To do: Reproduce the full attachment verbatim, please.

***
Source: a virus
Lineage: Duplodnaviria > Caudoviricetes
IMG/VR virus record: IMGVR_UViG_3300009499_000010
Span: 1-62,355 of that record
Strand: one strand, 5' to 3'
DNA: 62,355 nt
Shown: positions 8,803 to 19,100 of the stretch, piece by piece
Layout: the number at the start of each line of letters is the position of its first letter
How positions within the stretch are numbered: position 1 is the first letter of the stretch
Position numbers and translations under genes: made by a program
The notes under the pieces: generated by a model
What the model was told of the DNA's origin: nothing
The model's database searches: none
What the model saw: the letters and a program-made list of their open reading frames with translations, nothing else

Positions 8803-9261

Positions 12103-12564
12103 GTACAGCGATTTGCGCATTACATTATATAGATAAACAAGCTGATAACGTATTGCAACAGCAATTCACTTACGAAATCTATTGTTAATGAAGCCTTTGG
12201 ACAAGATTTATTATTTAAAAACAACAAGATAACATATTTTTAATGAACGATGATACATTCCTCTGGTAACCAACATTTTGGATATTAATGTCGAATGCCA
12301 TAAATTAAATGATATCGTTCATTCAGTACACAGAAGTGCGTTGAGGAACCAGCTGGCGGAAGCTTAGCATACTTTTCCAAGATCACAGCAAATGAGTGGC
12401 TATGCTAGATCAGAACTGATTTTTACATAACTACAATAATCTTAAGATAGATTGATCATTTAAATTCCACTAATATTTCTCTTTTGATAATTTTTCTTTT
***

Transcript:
Source: a virus
Lineage: Duplodnaviria > Caudoviricetes
IMG/VR virus record: IMGVR_UViG_3300009499_000010
Span: 1-62,355 of that record
Strand: one strand, 5' to 3'
DNA: 62,355 nt
Shown: positions 8,803 to 19,100 of the stretch, piece by piece
Layout: the number at the start of each line of letters is the position of its first letter
How positions within the stretch are numbered: position 1 is the first letter of the stretch
Position numbers and translations under genes: made by a program
The notes under the pieces: generated by a model
What the model was told of the DNA's origin: nothing
The model's database searches: none
What the model saw: the letters and a program-made list of their open reading frames with translations, nothing else

Positions 8803-9261

Positions 12103-12564
12103 GTACAGCGATTTGCGCATTACATTATATAGATAAACAAGCTGATAACGTATTGCAACAGCAATTCACTTACGAAATCTATTGTTAATGAAGCCTTTGG
12201 ACAAGATTTATTATTTAAAAACAACAAGATAACATATTTTTAATGAACGATGATACATTCCTCTGGTAACCAACATTTTGGATATTAATGTCGAATGCCA
12301 TAAATTAAATGATATCGTTCATTCAGTACACAGAAGTGCGTTGAGGAACCAGCTGGCGGAAGCTTAGCATACTTTTCCAAGATCACAGCAAATGAGTGGC
12401 TATGCTAGATCAGAACTGATTTTTACATAACTACAATAATCTTAAGATAGATTGATCATTTAAATTCCACTAATATTTCTCTTTTGATAATTTTTCTTTT